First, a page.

Republicans say the killing of al Qaeda kingpin Ayman al-Zawahiri raises questions about whether President Biden’s disastrous withdrawal from Afghanistan gave the Taliban free rein to allow the terror group to use the country as a base of operations once again.
Al-Zawahiri, who plotted the 9/11 attacks with Osama bin Laden, was killed while standing on the balcony of his safe house in downtown Kabul by two Hellfire missiles early Saturday, Biden said in an address to the nation on Monday evening.
Sen. Lindsey Graham (R-SC) said al-Zawahiri might be gone, but the threat from al Qaeda in Afghanistan is not.
“Contrary to what President Biden is saying tonight, our ability to combat growing terrorist threats in Afghanistan are on the margins. There are al Qaeda training camps emerging in Afghanistan like before 9/11,” the senator said in a Twitter posting.
“As I said when the Biden Administration withdrew all of our forces from Afghanistan, it was only a matter of time before the country became a safe haven for terrorism once again,” Graham added.
Rep. Mike Waltz (R-Fla.), a former Green Beret who served in Afghanistan, wondered why al-Zawahiri felt secure enough to go to the city of more than 4 million people in the weeks prior to his death.
”Number one, what was the leader of al Qaeda doing in Kabul?” he said on Fox News.
“And from what I’m hearing from a number of folks, both in Afghanistan and in the intelligence community, he’s been there for some time. So what did the Taliban promise him? Why did he feel so comfortable to really be out in the open?”
Rep. Michael McCaul (R-Texas), the top Republican on the House Foreign Affairs Committee, commended the terror leader’s killing, but added in a statement that al-Zawahiri’s death showed that “the American people were lied to by President Biden.
“Al Qaeda is not ‘gone’ from Afghanistan as Biden falsely claimed a year ago,” McCaul said. “And worse, the head of al Qaeda, who was one of the masterminds behind 9/11, was given safe harbor in the capitol city of Kabul — just as al Qaeda was given safe harbor there before 9/11. Our chaotic and deadly withdrawal from Afghanistan opened the door for al Qaeda to operate freely inside the country to conduct external operations against the United States and our allies again.”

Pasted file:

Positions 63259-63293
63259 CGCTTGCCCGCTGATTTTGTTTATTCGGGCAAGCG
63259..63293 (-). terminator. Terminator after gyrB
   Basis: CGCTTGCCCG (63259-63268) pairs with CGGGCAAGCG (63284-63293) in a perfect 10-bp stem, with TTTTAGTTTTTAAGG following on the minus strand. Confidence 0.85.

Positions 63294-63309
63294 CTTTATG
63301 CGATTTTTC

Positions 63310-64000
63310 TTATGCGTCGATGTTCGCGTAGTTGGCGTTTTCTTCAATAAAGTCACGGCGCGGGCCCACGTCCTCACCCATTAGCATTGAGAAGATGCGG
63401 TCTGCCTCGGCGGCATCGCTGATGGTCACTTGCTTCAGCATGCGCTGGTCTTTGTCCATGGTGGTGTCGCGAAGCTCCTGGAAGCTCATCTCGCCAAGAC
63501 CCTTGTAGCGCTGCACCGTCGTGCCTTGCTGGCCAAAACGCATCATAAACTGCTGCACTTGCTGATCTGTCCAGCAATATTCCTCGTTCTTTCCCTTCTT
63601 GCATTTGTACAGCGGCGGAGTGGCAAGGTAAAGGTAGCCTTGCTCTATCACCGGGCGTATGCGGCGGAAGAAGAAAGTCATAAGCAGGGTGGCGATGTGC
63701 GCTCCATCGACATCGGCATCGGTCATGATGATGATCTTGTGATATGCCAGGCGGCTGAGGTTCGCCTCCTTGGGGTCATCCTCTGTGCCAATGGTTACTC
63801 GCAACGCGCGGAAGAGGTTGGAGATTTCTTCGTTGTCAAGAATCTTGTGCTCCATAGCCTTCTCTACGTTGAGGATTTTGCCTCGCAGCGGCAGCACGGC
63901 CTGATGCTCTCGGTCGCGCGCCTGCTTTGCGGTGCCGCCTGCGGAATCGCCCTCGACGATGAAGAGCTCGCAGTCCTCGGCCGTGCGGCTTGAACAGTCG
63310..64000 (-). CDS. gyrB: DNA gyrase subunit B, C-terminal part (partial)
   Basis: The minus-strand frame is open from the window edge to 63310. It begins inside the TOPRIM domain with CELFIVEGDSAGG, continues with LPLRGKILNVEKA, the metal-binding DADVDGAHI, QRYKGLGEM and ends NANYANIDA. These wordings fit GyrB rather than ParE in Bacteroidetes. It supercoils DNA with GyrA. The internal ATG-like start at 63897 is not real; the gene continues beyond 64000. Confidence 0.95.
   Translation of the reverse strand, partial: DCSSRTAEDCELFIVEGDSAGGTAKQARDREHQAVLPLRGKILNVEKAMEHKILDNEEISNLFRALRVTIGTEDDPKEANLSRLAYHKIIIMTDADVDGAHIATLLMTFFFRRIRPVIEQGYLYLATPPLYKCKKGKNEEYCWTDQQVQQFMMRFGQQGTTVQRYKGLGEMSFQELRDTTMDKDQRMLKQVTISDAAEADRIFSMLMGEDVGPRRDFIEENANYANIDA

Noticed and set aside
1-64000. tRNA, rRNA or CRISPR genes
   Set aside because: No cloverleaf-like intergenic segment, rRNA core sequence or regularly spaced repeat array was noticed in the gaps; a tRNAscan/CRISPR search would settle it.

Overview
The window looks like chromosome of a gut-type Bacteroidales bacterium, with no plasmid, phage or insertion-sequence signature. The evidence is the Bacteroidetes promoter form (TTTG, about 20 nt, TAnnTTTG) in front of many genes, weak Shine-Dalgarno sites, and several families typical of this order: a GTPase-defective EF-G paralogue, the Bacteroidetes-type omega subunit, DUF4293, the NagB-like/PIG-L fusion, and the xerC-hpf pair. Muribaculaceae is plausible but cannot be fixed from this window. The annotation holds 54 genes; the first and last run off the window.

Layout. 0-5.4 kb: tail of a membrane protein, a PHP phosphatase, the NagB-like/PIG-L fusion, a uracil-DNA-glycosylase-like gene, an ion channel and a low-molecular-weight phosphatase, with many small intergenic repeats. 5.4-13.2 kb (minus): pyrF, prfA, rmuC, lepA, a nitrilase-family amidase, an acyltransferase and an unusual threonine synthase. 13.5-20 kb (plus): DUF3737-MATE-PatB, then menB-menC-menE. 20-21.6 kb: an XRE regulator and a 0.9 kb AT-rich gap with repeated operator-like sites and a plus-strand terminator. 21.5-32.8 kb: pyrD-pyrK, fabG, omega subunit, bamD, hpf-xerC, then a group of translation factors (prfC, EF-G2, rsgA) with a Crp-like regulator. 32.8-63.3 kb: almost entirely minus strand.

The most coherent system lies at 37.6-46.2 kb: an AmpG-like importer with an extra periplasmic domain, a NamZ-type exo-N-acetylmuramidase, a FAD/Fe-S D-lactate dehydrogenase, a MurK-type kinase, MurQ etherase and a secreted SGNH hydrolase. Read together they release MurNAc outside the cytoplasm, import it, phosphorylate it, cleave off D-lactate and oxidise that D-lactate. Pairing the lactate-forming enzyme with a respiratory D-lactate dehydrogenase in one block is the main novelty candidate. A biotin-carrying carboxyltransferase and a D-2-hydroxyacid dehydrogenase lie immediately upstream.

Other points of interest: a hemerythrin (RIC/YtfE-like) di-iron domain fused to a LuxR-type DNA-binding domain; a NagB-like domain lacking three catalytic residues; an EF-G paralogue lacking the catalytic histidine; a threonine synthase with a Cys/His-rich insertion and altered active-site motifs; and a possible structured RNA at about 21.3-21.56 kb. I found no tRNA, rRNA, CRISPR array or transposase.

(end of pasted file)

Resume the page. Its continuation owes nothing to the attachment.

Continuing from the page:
Al-Zawahiri emerged as the leader of al Qaeda following bin Laden’s death in 2011 at the hands of SEAL Team Six in Pakistan.
Along with helping to plot the 9/11 attacks, al-Zawahiri, who had a $25 million bounty on his head, was also behind the bombing of the USS Cole in 2000 that killed 17 American sailors and the attacks on US embassies in Kenya and Tanzania that killed 224 people and wounded thousands more.
In announcing al-Zawahiri’s death, Biden told Americans in a televised address, “Justice has been delivered and this terrorist leader is no more.”
“Now we make it clear again tonight, that no matter how long it takes, no matter where you hide: If you are a threat to our people, the United States will find you and take you out,” the president said.
Biden went on to say that the US will “never again allow Afghanistan to become a terrorist safe haven, because he is gone.”
House Minority Leader Kevin McCarthy (R-Calif.) called for the Biden administration to brief Congress on the killing of al-Zawahiri “to discuss the resurgence of al Qaeda in the region following his disastrous withdrawal from Afghanistan.”
Rep. Mike Turner (R-Ohio), the ranking Republican on the House Intelligence Committee, said the strike taking out al-Zawahiri shows that al Qaeda remains a force in Afghanistan.
“When US troops withdrew from Afghanistan last year, President Biden claimed al Qaeda was gone from Afghanistan. This strike tells us otherwise,” Turner said in a statement.
“The United States has brought justice to al-Zawahiri and the world is safer for it. The president must now turn his attention to the rising threats within Afghanistan,” he continued.
Biden’s military withdrawal from Afghanistan a year ago this month was marked by scenes of chaos as Afghans flocked to Kabul’s airport by the thousands, seeking to exit the country before the Taliban regained control.
In the confusion, a suicide bomber affiliated with ISIS attacked the perimeter of the airport on Aug. 26, killing 13 American service members and more than 160 Afghans.
“When I ended our military mission in Afghanistan almost a year ago, I made the decision that after 20 years of war, the United States no longer needed thousands of boots on the ground in Afghanistan to protect America from terrorists who seek to do us harm,” Biden said.
“And I made a promise to the American people that we’d continue to conduct effective counterterrorism operations in Afghanistan and beyond. We’ve done just that.”
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